• You’ve won a major award.
This type of text scam is so tempting. First, because everyone likes prizes. Secondly, most people have a credit card with a “rewards” program or some type of card with a “loyalty” program. At least for me, when I have accumulated enough points, they remind me via text I’m eligible to get a FREE prize or something else. The pitch is to get you to click and often goes something like: “You’ve won a prize! Go to [URL] to claim your $500 Amazon gift card.” If you don’t remember entering a contest for anything, do not click on the link, or you may inadvertently be going to a link that downloads malicious code like malware onto your phone, which can damage or disable your phone (Reader’s Digest, Ashley Lewis, If You Get These Texts, Delete Them Immediately, August 8th, 2022, https://www.rd.com/list/texts-delete-immediately/).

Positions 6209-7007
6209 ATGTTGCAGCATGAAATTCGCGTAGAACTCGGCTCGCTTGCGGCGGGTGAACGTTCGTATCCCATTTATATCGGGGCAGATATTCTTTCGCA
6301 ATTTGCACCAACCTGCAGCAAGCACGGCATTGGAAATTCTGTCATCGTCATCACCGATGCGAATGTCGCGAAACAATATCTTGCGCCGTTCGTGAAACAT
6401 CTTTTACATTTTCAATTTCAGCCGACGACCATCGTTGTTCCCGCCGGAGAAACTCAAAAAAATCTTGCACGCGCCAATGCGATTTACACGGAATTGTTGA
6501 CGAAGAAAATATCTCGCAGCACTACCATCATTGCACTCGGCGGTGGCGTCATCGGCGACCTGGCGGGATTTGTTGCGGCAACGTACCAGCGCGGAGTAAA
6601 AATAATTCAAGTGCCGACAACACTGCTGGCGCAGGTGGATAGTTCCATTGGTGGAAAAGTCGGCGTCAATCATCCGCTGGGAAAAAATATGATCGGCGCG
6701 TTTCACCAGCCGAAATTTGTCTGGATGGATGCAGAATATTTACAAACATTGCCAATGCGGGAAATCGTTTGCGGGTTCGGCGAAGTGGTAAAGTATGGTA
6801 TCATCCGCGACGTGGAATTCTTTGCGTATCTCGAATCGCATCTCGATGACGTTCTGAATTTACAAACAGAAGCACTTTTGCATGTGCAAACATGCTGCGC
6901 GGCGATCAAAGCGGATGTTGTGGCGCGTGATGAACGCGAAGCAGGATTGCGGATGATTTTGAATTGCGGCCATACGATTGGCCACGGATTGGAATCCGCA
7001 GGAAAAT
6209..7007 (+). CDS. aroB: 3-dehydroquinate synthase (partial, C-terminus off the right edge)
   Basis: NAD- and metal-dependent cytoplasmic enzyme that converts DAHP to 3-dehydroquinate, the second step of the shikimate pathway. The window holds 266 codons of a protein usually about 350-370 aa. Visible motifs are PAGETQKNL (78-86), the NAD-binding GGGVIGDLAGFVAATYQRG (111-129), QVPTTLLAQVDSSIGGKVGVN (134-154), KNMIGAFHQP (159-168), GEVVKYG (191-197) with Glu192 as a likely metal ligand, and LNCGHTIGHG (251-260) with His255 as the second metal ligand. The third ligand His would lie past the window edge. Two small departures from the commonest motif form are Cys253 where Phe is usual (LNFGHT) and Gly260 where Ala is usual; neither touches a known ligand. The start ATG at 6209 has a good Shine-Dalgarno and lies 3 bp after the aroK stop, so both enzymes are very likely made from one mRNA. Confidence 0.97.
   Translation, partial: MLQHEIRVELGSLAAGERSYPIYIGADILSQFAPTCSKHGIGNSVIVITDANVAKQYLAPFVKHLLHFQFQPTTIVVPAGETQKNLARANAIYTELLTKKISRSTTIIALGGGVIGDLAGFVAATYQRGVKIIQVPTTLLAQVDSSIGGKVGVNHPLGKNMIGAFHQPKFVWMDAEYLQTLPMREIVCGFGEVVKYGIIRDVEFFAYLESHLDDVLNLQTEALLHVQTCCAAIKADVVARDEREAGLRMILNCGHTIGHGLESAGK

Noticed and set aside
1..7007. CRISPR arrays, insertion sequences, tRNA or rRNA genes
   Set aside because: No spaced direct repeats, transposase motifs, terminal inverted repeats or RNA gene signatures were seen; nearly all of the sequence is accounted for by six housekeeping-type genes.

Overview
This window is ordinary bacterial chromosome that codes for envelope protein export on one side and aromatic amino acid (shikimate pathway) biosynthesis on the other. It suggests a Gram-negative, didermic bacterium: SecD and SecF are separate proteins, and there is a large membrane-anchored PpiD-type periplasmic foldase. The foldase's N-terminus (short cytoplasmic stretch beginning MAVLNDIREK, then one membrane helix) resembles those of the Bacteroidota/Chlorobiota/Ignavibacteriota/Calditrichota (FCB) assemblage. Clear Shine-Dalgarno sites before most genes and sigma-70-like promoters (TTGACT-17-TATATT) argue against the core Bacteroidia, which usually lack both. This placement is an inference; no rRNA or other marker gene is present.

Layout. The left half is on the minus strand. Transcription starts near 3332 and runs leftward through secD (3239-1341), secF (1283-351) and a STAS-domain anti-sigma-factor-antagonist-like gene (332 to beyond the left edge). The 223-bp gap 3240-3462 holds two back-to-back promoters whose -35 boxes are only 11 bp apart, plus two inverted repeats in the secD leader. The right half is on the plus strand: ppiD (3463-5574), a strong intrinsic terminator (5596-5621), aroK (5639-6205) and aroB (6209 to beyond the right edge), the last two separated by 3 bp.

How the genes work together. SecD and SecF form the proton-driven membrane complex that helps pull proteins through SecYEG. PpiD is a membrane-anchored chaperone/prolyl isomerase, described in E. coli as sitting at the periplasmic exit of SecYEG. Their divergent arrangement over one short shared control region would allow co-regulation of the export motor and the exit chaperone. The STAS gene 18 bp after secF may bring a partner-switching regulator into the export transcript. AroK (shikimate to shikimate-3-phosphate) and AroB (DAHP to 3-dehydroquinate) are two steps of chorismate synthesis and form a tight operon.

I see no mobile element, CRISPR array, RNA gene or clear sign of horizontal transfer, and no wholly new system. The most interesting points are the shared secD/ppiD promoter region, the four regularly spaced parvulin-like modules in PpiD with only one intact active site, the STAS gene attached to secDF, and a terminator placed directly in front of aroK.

If you receive a smishing text, the first thing to do is DO NOT RESPOND, even if it’s to troll the sender because it will still put you at risk for future scams. Next, block the number on your phone. And DO NOT CLICK on any link in the message. By clicking you could invite a malicious code, provide a piece of data the scammer wants, or worst, get locked out of your device while the hacker mines your data or mobile banking account. Lastly, if you try to help a person with a wrong number, and then realize you are the target for smishing, cease responding and block the caller (PC MAG, Chandra Steele, That Text You Got for Someone Else? It Was Really Meant to Hook You, August 25th, 2022, https://www.pcmag.com/how-to/how-to-avoid-misdirected-text-scams). In addition to helping our customers steer clear of smishing and email phishing scams, RB’s Computer Service provides malware and ransomware protection and Managed IT Services. We also sell the best laptop computers, commercial-grade routers, best desktop computers, business computers, computer parts, and computer monitors. For iPhone, smartphone repair, and tablet repairs, contact us today via phone or email: 763-441-3884, firstname.lastname@example.org.